Wondrous things come in threes, so let my telling be in three.
The first is a tale of the heart. It begins in kidnapping, and mother’s sorrow, and the inflicted frozen horror of the world, but that is not where this tale lies. Imagine that near ending – the finality of a rescue close at hand. Then this young woman, a Springtime flower girl, her mother’s daughter, sees the fruit. She feels the hunger. She looks about this realm that is a prison.
It was a pomegranate; the fruit of prosperity, the fruit of nuptials, a marriage seed. Hardly nourishing at all. She knew it’s weight. Sometimes, you chose your home. Sometimes, a home chooses you. Sometimes, you pretend there is no choice. So it was that Persephone gained two homes and the world of seasons was born.
Is this winter a mother’s grief, or a marriage bed? Are we torn from our gardens or find them by the hearth? Rue and thank Persephone for her choice. Give us a turn. With nowhere to go, how should a wheel turn. Spin it again, Winter. Greet your love. Welcome to the sensual dark of the year.
The second is a caretaking tale. A mother and queen adored her son above all others. Well would she guard and protect him. Then in his infant swaddling, the threads of fate she saw and a young death. Desperate, the mighty woman gathered oaths and negotiations with all that was; each tree, wind, stone, furred and feathered thing, and all that was. The world gained her luck as they agreed that none among them would harm her beloved Child. So, he grew and became known as impervious – for no manner of flame, stone, blade, or fletching would harm him. It became a game to attack him and revel in this unyielding defense, a joy to behold, and a revel for those who knew him.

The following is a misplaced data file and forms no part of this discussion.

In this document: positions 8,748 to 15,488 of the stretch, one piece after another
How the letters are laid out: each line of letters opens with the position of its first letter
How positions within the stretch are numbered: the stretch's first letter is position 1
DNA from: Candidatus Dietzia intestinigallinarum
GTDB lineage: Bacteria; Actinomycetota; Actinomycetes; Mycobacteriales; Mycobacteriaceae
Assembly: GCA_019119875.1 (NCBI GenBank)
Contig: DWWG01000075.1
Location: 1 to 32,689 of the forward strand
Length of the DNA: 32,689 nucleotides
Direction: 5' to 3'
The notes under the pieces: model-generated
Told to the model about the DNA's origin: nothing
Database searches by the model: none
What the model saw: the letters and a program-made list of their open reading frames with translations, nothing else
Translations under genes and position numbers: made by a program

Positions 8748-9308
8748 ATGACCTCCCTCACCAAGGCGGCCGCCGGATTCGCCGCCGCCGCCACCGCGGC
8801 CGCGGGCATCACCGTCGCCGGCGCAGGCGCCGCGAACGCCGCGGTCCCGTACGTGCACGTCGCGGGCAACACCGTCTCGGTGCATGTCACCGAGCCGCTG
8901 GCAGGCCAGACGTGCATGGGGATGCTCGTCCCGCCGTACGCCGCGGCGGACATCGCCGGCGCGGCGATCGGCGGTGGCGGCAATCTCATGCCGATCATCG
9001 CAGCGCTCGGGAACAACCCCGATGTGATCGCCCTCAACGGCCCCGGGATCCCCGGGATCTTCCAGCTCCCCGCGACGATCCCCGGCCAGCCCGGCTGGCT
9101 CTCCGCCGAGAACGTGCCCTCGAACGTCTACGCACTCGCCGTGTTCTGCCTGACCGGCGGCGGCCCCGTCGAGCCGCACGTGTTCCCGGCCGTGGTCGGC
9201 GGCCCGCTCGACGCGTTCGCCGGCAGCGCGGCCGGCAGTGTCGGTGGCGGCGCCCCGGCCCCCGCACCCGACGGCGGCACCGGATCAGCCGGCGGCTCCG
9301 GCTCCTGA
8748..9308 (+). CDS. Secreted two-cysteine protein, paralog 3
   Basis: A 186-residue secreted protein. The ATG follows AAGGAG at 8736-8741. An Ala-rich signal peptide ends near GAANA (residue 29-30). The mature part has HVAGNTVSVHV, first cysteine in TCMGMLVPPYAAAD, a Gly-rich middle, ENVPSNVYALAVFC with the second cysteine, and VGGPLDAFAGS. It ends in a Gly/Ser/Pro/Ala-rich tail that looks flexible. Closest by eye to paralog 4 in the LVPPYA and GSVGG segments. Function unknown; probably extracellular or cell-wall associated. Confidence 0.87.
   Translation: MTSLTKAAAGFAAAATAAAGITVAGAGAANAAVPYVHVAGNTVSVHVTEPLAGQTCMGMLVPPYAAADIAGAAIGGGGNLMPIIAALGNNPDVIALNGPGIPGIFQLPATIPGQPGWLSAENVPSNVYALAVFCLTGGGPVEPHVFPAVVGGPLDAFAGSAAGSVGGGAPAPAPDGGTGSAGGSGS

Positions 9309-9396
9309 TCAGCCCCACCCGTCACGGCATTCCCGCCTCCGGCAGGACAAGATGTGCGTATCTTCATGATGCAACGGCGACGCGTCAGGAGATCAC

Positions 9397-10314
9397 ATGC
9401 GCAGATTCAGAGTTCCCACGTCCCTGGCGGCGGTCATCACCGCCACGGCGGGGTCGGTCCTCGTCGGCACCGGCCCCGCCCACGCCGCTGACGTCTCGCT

Thus it was a trickster saw this and grew jealous. Taking a maiden form, he approached the Queen and asked was she not fearful? Had she truly made him guarded against all? “All but the mistletoe,” she answered, “For it was so small and weak that it could do no one any harm.” So it was, the weakness was discovered and within a day the shining lad was struck dead by a evergreen spur.
Yet, this is not the whole tale, for magic lay in regret. Seeing she could not protect her boy from harm, the Queen wept and forgave the small sprig. As tears clung to leaves, they adorned it as berries. Then brewed Mistletoe renewed the strength of the fallen boy, as Winter renews us all, as dead wood hides the world strength. There are no protections from fate, but there is love and forgiveness amidst the trickery. Evergreen is hope.
Then, my tale. I sit by this fire and watch my life burn by. Time burning away in the wood. It is a fine pyre. Solstice burns before us, and I am glad to spend it so. Tales and wine and love enwraps the night, and the spirit soars like smoke; laughs like flame.
If we must burn, let us burn well. There will be Winters yet – darkness and cold. Let us burn the best fire. Winter come. Bring the passionate darkness. Enjoin us in conjugal heat. Renew sinews in evergreening splendor. Here’s the light, Winter’s crackling Laughter. We burn together in the world like this fire. Let the season be our time to shine.
This entry was originally posted at https://cristovau.dreamwidth.org/1026494.html